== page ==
Lest you think that the above ruling was the result of some French pro-labor types going crazy, consider the following. In 2104, an appellate court, France’s Court of Cassation, reversed a trial court’s ruling that Kerviel must “compensate Société Générale for the full €4.9 billion that it lost in the affair.” The appellate court found “that the lower courts had failed to take proper account of the weaknesses in the bank’s own risk-management procedures at the time.”

This French labor court decision crystalizes the danger of the myth of the rogue employee. Companies use this excuse to shield themselves from the responsibility of preventing bribery and corruption before they occur and then use the same myth to claim they cannot detect it after it happens. Both responses can be catastrophic for companies, leading to massive fines and penalties for violations of anti-bribery laws such as the FCPA or direct losses from trading such as those sustained by SocGen. The French labor court essentially held that Kerviel could not be held liable because SocGen had failed to properly oversee his work.

Mike Volkov, in a blog post entitled “The Myth of the Rogue Employee, noted that illegal conduct such as that under the FCPA does not occur “in a vacuum.” He explained “There are other employees with whom the person interacts, there are financial controls in place to protect against such misconduct, there are reporting mechanisms for employees to report suspicious activity, and there is likely to be someone in the organization who is close enough to the bad actor, or responsible for the conduct of the bad actor, and who suspected or should have suspected that the actor was engaged in misconduct.” Moreover, the more sophisticated the scheme, the more actors are involved and the more controls are overridden or disregarded as he explained, “As the misconduct becomes more complicated, like in the case of bribery or antitrust violations, where such schemes require additional actors or raise red flags or where others are in a position to know or suspect that misconduct may have occurred”.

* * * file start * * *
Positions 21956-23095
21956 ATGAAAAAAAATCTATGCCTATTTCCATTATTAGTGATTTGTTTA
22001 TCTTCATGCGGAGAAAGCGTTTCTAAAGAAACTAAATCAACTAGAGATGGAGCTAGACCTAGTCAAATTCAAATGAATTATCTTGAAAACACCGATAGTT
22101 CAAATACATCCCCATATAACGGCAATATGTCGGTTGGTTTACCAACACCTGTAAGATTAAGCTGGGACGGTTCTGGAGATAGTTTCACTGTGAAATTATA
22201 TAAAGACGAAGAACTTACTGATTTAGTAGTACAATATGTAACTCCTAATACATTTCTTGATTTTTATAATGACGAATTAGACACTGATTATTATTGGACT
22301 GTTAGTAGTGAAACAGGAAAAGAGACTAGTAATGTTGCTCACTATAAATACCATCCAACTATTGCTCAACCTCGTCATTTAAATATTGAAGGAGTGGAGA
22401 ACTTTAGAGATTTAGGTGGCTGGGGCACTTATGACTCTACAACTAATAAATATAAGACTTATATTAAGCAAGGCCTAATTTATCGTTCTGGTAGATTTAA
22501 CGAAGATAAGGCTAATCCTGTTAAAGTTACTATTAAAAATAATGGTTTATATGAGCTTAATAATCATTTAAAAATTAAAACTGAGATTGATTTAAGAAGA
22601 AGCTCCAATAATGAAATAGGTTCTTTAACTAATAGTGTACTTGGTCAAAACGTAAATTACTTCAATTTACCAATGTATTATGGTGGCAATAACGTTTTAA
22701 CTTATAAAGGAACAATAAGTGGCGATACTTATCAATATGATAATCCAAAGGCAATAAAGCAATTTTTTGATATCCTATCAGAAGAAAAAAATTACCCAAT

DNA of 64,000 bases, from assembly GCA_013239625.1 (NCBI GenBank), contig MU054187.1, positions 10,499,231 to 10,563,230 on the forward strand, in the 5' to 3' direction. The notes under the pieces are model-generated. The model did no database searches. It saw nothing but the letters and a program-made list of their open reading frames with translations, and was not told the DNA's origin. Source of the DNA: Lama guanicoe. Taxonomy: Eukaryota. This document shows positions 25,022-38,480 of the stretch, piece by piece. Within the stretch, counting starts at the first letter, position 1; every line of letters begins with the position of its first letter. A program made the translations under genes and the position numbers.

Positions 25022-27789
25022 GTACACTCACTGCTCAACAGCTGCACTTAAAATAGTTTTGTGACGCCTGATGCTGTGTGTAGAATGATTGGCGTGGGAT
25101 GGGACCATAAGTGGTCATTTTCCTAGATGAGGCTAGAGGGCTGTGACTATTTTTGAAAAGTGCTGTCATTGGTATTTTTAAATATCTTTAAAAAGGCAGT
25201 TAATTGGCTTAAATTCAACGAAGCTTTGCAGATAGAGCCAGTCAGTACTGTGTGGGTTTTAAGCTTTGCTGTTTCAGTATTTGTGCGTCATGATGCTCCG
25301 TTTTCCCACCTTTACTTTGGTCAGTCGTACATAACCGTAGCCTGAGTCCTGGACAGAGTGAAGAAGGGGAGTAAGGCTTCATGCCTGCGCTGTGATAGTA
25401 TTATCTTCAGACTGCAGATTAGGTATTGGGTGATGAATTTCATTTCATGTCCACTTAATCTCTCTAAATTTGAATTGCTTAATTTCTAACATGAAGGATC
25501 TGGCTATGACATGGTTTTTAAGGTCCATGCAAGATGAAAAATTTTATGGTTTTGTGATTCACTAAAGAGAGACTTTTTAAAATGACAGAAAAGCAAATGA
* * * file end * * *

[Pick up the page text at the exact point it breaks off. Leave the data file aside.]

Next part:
The three basic tenets of a best practices compliance program are to prevent, detect and remedy. By claiming employees who engage in bribery and corruption have ‘gone rogue’; companies are attempting to divest themselves of responsibility for actions from which they benefit, particularly if the bribery and corruption generated business sales and revenue. Yet the failure to prevent and detect can cause massive financial losses outside of penalties and fines, as shown by the experience of SocGen and its former trader Jérôme Kerviel.

 

This publication contains general information only and is based on the experiences and research of the author. The author is not, by means of this publication, rendering business, legal advice, or other professional advice or services. This publication is not a substitute for such legal advice or services, nor should it be used as a basis for any decision or action that may affect your business. Before making any decision or taking any action that may affect your business, you should consult a qualified legal advisor. The author, his affiliates, and related entities shall not be responsible for any loss sustained by any person or entity that relies on this publication. The Author gives his permission to link, post, distribute, or reference this article for any lawful purpose, provided attribution is made to the author. The author can be reached at tfox@tfoxlaw.com.

© Thomas R. Fox, 2016

1 comments
Steven Kalavity
Steven Kalavity

Excellent article.  Top level controls the opportunity for corruption through their process control and resource management same as with quality control of widgets.